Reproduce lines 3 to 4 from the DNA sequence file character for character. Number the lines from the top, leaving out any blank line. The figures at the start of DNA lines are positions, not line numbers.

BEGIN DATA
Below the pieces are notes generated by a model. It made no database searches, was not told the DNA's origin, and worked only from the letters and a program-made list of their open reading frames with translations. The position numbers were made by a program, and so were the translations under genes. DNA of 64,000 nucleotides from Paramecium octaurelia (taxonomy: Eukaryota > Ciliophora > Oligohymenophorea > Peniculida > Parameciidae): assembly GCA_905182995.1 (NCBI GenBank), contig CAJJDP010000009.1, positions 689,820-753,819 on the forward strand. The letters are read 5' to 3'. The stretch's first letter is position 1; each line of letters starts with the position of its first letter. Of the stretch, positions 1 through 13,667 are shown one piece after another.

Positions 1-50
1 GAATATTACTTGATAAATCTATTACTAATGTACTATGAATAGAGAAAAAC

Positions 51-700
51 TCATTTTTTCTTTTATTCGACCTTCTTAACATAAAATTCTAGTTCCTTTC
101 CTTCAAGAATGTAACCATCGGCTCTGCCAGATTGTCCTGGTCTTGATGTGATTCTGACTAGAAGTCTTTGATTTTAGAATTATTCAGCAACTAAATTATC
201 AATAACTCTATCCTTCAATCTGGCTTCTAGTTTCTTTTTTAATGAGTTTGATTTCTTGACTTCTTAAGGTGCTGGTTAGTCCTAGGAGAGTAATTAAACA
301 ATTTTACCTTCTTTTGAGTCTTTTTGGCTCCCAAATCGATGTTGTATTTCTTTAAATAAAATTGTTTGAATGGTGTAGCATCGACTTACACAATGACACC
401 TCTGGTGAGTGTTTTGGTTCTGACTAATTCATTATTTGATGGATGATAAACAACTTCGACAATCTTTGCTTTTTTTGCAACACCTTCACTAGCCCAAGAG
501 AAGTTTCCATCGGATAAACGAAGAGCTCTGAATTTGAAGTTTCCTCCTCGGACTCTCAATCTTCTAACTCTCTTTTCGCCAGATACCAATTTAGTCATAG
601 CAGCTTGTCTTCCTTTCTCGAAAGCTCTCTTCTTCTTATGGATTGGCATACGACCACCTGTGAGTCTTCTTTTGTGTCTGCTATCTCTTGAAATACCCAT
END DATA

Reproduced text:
1 GAATATTACTTGATAAATCTATTACTAATGTACTATGAATAGAGAAAAAC

Positions 51-700